An important consideration is that if you are trying to improve upon an existing program, be sure you understand how the implementation executes, and learn how you can use the types most effectively when performance is important. Implementations may be written and optimized for actual use, which means that they may be pessimistic and second guessing you in some cases, and your attempts to improve performance may already be implemented or unconventional use of the type may degrade performance. Typical resizing behaviour of a std::vector is an obvious example. Taking the high performance road does add a lot of time and complexity regarding what you need to know to achieve the best results, and this obviously varies by implementations you use and also by the types you are using. If performance is critical and worth nontrivial time investments, learning the operation of the types you use is a worthwhile endeavor which can lead to significant gains.

I should also add that I work in the low levels quite often - Where performance is critical and/or resources are limited. There can be many restrictions, including no exceptions, no locks (also implies no heap allocations), minimal abstraction costs, and even restricted use of dynamic polymorphism. It can be considered a fairly demanding domain, even for C++. I choose reference for the core low level pieces, but I will relax that rule if I know a program will be used only in higher level domains or unit tests.

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@anonymous_downvoter That doesn't help much, unless you justify your action. –  justin Nov 13 '11 at 14:11
1  
While I really think that just returning the object leads to simpler and easier to read code, you certainly make a reasonable argument here, so +1 - being able to get rid of copy ctor and operator= is really nice and I'd love to do that more often.. well nothing's perfect. –  Voo Nov 13 '11 at 15:46
    
@Voo Yes, I agree that returning by value is quite often easier to read (esp. when the type is as simple std::string). I'm going to add a few details/background to this answer now that I've reread it. Cheers. –  justin Nov 13 '11 at 16:33
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With the new standard C++11, you can use the second variant because of the new move semantics.

Most probably, though, your compiler still only supports an older standard. In this case, your first example does not provoke any copying and is better.

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sounds like a micro optimization –  BЈовић Nov 12 '11 at 15:52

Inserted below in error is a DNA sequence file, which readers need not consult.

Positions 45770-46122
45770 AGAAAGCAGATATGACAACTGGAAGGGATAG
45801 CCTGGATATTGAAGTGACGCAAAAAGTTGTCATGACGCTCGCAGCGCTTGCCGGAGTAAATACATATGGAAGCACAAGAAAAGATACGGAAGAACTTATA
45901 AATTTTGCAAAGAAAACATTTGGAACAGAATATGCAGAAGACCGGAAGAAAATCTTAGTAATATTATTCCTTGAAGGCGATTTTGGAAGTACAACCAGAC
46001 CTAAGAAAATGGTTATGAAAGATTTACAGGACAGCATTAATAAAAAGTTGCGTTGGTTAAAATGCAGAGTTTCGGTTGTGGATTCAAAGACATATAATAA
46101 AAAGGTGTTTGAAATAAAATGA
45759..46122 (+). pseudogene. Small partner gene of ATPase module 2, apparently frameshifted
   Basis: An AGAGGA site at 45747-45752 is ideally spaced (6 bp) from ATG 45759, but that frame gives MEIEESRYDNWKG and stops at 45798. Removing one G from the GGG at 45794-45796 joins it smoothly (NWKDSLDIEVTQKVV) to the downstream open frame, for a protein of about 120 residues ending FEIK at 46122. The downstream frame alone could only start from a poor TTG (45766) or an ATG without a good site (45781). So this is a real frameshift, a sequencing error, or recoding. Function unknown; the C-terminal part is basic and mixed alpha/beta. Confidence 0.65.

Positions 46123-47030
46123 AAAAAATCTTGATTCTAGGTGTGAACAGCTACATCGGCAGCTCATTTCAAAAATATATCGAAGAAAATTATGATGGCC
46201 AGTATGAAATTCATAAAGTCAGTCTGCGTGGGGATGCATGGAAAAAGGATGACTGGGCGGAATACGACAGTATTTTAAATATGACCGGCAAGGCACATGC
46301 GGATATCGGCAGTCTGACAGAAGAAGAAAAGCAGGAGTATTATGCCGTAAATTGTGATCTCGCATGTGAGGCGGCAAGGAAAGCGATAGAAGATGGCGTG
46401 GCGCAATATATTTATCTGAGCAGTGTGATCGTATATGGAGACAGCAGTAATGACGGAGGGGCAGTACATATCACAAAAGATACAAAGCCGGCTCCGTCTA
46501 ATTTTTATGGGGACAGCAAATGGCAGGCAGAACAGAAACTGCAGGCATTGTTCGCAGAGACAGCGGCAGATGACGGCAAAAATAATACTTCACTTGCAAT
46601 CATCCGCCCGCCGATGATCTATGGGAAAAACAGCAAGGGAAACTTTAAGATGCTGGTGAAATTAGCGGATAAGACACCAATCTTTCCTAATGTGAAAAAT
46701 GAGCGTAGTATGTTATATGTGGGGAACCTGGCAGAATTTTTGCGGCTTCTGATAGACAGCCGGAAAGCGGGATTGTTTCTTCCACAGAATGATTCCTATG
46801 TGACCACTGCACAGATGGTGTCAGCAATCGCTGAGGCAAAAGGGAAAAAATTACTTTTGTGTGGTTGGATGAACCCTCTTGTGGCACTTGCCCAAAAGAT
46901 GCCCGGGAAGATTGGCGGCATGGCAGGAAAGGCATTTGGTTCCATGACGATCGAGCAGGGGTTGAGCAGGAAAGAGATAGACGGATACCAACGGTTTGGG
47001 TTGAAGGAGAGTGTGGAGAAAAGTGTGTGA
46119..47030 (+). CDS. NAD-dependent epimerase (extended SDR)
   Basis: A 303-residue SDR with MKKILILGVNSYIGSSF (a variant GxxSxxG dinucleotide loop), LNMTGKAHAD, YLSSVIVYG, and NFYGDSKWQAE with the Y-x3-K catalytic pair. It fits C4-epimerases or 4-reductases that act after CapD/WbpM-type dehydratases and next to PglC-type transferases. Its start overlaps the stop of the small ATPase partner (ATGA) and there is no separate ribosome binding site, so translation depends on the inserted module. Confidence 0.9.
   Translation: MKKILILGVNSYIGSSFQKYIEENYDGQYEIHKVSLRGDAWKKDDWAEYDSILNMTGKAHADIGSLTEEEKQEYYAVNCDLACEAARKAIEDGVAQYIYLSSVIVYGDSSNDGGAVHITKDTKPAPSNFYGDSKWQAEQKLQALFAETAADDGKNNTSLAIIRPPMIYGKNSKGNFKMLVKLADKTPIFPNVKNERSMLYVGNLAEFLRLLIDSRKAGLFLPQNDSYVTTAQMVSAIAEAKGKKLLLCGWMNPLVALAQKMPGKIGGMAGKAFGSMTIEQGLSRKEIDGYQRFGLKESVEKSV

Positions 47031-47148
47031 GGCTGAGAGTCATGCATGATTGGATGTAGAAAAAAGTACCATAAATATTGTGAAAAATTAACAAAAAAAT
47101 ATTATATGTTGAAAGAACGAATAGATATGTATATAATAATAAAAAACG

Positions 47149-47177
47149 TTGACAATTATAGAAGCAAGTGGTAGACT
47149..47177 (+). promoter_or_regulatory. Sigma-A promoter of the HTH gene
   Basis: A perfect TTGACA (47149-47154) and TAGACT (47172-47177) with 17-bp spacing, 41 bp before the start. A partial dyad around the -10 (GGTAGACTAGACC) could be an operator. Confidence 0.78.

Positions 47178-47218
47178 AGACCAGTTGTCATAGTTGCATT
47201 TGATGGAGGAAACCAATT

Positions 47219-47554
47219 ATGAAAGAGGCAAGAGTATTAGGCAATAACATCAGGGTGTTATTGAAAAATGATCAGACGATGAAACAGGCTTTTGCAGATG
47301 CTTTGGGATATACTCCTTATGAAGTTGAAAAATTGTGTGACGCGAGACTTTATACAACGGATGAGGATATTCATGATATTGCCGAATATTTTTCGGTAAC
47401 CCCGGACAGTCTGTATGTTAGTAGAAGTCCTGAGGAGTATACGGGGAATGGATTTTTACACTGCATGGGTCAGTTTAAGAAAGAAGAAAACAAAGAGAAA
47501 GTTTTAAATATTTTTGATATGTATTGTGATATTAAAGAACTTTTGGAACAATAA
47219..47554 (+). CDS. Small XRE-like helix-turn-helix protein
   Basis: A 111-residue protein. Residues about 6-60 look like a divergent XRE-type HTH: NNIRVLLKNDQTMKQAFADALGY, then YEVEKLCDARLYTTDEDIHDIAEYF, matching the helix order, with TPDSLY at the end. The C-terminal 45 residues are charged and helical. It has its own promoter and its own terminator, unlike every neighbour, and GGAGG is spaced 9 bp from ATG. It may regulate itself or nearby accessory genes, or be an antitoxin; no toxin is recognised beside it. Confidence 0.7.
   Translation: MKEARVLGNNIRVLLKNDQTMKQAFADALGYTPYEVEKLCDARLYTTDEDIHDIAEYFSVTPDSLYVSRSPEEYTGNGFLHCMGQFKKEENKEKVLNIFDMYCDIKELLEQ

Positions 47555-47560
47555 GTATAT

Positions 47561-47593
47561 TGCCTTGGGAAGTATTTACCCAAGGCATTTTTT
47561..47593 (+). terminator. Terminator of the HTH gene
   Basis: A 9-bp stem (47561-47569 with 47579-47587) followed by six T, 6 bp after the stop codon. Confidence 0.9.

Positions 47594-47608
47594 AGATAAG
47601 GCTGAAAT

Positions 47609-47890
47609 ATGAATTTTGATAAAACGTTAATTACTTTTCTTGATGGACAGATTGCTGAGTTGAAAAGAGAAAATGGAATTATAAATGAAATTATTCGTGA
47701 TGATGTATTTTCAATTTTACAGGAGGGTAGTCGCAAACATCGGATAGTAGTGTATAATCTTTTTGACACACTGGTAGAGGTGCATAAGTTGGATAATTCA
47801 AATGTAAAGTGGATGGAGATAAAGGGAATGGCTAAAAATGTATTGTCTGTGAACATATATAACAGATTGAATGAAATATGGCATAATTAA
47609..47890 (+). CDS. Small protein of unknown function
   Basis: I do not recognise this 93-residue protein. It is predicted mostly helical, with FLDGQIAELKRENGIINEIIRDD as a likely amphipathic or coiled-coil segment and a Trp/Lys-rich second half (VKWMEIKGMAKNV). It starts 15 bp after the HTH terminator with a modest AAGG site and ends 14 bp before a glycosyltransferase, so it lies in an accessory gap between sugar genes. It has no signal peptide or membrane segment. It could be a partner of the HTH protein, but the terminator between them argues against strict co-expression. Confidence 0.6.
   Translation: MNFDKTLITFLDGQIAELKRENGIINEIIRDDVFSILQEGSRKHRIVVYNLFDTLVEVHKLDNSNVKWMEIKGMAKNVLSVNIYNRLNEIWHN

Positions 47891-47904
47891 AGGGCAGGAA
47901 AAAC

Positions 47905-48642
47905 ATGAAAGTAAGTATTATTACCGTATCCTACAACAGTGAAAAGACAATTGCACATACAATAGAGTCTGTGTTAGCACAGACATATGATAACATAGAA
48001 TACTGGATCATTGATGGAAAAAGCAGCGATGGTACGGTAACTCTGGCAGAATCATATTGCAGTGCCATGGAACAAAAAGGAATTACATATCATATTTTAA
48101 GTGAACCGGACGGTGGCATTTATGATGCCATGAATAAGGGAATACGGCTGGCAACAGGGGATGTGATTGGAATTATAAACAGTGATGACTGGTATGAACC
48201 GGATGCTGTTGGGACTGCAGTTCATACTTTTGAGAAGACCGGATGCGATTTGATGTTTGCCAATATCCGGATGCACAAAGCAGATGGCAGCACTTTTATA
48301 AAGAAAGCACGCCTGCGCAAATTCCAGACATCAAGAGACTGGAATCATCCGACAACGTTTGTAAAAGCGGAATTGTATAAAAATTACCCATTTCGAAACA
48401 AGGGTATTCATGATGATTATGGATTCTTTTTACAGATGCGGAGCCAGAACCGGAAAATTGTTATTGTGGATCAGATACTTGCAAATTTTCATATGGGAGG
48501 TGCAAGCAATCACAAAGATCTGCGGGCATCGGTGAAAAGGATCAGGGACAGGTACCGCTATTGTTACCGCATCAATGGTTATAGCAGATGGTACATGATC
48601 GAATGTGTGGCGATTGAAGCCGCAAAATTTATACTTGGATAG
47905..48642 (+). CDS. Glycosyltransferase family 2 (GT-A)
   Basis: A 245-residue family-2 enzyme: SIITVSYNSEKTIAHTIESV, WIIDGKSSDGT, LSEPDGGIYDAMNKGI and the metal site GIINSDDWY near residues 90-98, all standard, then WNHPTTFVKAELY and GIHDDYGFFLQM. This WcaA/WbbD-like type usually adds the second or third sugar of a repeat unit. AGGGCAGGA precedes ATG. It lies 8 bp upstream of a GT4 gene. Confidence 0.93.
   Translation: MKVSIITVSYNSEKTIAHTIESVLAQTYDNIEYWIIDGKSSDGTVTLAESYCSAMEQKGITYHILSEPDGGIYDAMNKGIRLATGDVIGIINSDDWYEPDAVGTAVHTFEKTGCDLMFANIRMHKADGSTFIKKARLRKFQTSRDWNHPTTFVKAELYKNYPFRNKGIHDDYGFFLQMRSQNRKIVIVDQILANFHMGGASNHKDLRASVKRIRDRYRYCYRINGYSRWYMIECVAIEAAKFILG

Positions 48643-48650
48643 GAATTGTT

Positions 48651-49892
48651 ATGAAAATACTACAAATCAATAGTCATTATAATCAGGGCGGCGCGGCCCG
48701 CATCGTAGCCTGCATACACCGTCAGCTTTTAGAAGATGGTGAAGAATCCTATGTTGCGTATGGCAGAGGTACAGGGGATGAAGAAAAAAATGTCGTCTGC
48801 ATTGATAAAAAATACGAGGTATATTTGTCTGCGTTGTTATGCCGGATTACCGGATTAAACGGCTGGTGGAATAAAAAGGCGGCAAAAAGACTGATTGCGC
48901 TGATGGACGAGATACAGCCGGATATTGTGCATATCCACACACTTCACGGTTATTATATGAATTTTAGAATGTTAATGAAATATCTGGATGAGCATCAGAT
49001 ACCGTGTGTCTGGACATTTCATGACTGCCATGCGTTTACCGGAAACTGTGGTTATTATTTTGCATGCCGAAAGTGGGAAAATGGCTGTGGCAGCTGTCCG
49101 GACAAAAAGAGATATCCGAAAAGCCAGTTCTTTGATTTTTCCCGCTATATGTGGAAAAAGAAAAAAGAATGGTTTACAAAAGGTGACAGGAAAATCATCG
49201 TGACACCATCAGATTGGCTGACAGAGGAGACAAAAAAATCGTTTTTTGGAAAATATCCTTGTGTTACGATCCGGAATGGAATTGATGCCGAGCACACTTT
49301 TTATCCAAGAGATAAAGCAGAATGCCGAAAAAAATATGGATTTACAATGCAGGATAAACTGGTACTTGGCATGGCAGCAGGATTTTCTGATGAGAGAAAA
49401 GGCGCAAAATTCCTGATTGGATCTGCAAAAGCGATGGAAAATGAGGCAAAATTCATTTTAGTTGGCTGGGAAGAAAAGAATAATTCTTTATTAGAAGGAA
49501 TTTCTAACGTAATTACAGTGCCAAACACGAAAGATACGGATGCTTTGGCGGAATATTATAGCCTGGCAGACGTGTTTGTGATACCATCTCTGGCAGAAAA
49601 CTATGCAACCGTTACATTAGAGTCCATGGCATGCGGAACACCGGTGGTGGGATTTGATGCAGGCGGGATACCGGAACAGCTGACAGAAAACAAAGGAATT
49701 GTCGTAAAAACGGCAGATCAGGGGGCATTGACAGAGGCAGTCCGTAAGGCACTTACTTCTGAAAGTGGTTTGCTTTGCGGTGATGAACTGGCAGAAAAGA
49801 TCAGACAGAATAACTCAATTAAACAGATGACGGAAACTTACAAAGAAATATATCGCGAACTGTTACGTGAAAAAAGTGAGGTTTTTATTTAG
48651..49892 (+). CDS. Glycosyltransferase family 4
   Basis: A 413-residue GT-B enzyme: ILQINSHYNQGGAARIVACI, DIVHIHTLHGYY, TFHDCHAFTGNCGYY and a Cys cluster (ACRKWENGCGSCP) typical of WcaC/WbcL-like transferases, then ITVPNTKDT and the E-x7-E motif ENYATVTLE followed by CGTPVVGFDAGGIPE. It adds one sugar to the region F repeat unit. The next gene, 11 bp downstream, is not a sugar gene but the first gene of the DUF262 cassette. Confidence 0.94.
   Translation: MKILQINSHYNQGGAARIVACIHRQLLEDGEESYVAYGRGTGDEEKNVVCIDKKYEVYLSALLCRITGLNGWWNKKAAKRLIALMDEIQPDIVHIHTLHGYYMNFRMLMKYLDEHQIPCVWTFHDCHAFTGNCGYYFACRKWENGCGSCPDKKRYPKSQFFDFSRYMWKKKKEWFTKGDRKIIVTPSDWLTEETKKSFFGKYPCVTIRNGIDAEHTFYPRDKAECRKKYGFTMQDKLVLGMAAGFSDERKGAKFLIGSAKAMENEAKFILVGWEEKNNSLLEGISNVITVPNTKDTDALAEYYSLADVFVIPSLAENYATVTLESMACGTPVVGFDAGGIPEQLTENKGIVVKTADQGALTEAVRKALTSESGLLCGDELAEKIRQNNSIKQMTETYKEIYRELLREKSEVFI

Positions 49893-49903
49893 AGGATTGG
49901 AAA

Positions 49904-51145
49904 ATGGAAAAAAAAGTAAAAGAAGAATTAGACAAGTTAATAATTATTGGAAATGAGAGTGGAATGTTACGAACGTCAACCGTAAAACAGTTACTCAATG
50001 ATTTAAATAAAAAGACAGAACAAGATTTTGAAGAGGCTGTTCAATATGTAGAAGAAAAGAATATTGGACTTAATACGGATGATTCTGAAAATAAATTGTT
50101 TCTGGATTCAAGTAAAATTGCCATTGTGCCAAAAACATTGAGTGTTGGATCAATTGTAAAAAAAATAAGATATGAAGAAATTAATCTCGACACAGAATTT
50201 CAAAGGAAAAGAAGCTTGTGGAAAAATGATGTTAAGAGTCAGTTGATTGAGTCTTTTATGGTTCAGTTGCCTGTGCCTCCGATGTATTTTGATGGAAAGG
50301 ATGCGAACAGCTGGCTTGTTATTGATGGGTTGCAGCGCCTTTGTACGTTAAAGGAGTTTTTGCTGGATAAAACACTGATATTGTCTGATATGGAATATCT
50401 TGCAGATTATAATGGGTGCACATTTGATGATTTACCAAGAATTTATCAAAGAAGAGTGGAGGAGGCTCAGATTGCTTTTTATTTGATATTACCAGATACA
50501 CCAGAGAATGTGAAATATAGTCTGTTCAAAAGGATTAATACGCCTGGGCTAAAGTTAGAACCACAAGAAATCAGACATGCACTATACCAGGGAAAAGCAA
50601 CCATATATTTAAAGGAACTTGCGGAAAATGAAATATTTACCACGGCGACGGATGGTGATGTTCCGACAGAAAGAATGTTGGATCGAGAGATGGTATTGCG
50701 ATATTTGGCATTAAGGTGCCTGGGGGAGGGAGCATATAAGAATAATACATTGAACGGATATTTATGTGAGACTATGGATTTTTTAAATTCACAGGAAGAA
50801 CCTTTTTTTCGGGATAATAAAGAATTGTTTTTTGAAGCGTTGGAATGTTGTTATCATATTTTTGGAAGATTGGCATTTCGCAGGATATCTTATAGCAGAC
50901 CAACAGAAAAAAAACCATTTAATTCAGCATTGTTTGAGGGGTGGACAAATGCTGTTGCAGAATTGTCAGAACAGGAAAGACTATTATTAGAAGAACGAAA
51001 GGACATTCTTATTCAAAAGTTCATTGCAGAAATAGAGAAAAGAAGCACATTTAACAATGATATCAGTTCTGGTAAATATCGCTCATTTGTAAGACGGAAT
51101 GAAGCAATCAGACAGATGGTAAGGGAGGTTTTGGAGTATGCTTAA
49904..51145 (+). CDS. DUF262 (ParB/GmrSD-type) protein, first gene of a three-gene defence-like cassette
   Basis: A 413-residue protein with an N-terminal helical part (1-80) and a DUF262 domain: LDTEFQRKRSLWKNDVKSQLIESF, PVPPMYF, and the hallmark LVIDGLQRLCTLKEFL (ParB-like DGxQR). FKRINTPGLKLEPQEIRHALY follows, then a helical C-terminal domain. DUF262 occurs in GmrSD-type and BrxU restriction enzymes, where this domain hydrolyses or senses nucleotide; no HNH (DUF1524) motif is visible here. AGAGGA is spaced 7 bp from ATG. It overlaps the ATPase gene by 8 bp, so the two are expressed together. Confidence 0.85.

1  
@VJo: Not really, If your string has millions of characters or if you call this function million times then you only have to touch half of the memory in the first example than in the second. That is one of the reasons why move semantics were introduced in the first place. –  Manuel Nov 12 '11 at 15:53
4  
The second probably also does not invoke copying, see RVO/NRVO or stackoverflow.com/q/1394229/79455 –  rve Nov 12 '11 at 16:02
    
Unless a deep copy is performed (in the example, it is not the case), it is a micro optimization –  BЈовић Nov 12 '11 at 16:04
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I'll go on record as saying: probably neither one.

Your encode looks to me a lot like it could/should be a generic algorithm that should really use iterators instead of dealing directly with strings at all.

template <class InputIterator, class OutputIterator>
void encode(InputIterator begin, InputIterator end, OutputIterator result) {
    while (begin!=end)
        *result++ = encode_byte(*begin++);
}

This way you can (for example) easily re-use exactly the same code to encode data directly from an input stream (via an std::istream_iterator) to an output stream (via an std::ostream_iterator).

This also generally eliminates most questions about efficiency.

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Just wondering: If I feed Sammich::Iterators to your function, how does encode_byte() know how to encode a sammich? You would also need to supply the encoding algorithm to be truly generic, but all that would be left from your function is the iteration so it should rather be named for_each... ;-) –  EricSchaefer Nov 12 '11 at 16:15
    
@EricSchaefer: it obviously doesn't automatically gain special knowledge of how to encode every possible input type. It can, however, be (mostly) independent of the type of container holding that data. –  Jerry Coffin Nov 12 '11 at 16:19
    
Surely that's just std::transform you are describing? –  Bleep Bloop Nov 12 '11 at 16:19
    
@BleepBloop: Yes and no. Depending on the encoding involved, transform might indeed be just the ticket. OTOH, transform expects an exact 1:1 mapping from input elements to output elements. It would be difficult (at best) to apply to something like converting UTF-8 to UCS-4 (or vice versa) where the number of inputs and outputs differ. –  Jerry Coffin Nov 12 '11 at 16:29
    
But your function template is exactly the same apart from calling a fixed operation rather than it being an argument. You're still doing the same 1:1 mapping here - each iteration requires a new output element to be written (*result++) and a new input element to be consumed (*begin++). –  Bleep Bloop Nov 12 '11 at 16:51
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I like the second version better, because it looks more like a mathematical function. If you are only returning string you should be good performance wise.